William Henry Stark
A native of San Augustine County, William Henry Stark (1851-1936) lived in Burkeville and Newton before moving to Orange in 1870. Here he worked in the early area sawmills and became acquainted with every phase of the lumber industry.
In 1881 Stark married Miriam Melissa Lutcher (1859-1936), the daughter of Henry Jacob Lutcher, a partner in the Lutcher and Moore Lumber Company. Stark joined his father-in-law's firm and, because of his knowledge of milling operations, was soon placed in charge of two mills in Louisiana.
Stark's success in the lumber industry led him to invest in other businesses, including iron and coal production, real estate, and ranching. His progressive ideas, including deep water ports on the Sabine River and an irrigation system that provided stimulus for the region's rice industry, led to increased growth for the city of Orange. Stark also served as a regent for the University of Texas, 1911-15, an office later held by his son Lutcher Stark, who became chairman of the University Board.
The many contributions W. H. Stark made to Orange are reflected in the city's steady growth, industrial strength, and community
Erected 1982 by Texas Historical Commission. (Marker Number 11520.)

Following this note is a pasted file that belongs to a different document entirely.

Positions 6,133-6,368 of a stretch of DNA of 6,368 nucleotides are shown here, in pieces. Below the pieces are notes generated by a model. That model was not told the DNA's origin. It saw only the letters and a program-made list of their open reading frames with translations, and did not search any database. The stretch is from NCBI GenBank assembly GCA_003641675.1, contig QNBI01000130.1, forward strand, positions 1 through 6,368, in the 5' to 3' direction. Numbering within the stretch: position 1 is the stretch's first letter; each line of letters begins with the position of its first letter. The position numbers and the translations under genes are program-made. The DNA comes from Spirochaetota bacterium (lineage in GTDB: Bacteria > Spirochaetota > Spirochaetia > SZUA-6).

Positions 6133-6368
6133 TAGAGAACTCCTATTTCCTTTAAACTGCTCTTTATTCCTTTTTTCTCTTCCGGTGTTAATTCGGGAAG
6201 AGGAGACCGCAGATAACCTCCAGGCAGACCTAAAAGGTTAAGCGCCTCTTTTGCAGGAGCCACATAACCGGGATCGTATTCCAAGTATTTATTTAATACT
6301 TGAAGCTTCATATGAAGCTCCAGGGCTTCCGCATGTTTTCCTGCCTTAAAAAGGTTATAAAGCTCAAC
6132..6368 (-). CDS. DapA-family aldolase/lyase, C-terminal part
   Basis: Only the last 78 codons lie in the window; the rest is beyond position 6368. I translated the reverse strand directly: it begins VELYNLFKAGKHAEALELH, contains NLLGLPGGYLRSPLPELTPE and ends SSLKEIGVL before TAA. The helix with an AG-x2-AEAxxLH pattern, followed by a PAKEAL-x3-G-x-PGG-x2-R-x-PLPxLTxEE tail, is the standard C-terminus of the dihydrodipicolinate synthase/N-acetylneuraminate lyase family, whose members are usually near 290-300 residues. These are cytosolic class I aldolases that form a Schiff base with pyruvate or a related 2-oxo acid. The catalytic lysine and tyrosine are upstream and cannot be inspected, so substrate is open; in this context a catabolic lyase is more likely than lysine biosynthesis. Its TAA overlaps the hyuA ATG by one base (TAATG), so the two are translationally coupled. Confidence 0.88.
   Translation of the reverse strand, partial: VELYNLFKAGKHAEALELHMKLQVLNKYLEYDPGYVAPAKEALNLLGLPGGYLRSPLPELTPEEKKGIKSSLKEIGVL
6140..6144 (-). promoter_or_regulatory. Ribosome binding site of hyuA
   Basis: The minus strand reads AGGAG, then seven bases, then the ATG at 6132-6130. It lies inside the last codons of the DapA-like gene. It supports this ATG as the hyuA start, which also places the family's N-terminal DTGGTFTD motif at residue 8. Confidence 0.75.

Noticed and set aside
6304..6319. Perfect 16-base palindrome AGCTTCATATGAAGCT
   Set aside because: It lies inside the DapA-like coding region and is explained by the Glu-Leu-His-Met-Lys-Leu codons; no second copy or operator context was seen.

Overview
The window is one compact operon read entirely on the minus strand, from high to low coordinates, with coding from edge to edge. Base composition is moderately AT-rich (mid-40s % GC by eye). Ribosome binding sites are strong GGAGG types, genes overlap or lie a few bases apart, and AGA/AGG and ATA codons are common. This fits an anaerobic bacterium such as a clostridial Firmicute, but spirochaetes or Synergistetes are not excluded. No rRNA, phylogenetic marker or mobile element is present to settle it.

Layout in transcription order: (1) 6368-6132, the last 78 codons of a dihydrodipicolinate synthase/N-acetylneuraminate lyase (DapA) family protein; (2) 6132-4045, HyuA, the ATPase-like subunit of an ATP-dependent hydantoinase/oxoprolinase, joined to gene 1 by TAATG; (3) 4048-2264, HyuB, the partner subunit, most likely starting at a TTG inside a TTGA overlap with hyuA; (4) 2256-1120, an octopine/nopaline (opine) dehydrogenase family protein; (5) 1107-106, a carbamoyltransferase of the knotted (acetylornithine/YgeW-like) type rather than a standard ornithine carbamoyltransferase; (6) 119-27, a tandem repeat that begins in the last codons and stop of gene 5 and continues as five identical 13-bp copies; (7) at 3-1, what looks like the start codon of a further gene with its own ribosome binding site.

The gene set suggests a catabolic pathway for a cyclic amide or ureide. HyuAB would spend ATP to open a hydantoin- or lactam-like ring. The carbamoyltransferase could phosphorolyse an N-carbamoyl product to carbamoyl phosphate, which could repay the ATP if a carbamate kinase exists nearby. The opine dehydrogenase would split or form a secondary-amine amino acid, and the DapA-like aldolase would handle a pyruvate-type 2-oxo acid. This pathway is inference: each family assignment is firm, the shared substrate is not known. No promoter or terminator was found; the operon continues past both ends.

Topics. This historical marker is listed in these topic lists: Education • Industry & Commerce • Settlements & Settlers.
Location. 30° 5.532′ N, 93° 44.105′ W. Marker is in Orange, Texas, in Orange County. Marker is on Main Avenue west of Fifth Street, on the right when traveling west. Touch for map. Marker is at or near this postal address: 610 Main Avenue, Orange TX 77630, United States of America. Touch for directions.
Other nearby markers. At least 8 other markers are within walking distance of this marker. Ever Changing Landscapes (within shouting distance of this marker); W.H. Stark House (within shouting distance of this marker); Henry Jacob Lutcher Stark (about 400 feet away, measured in a direct line); Henry Jacob Lutcher (about 400 feet away); History of Rotary International (about 400 feet away); History of Orange, Texas Rotary Club (about 400 feet away); First Baptist Church of Orange (about 400 feet away); Leonard Frederick Benckenstein (about 500 feet away). Touch for a list and map of all markers in Orange.
Credits. This page was last revised on December 22, 2019. It was originally submitted on April 13, 2018, by Cajun Scrambler of Assumption, Louisiana. This page has been viewed 132 times since then and 18 times this year. Photos: 1, 2. submitted on April 13, 2018. 3. submitted on February 11, 2019, by Brian Anderson of Kingwood, Texas.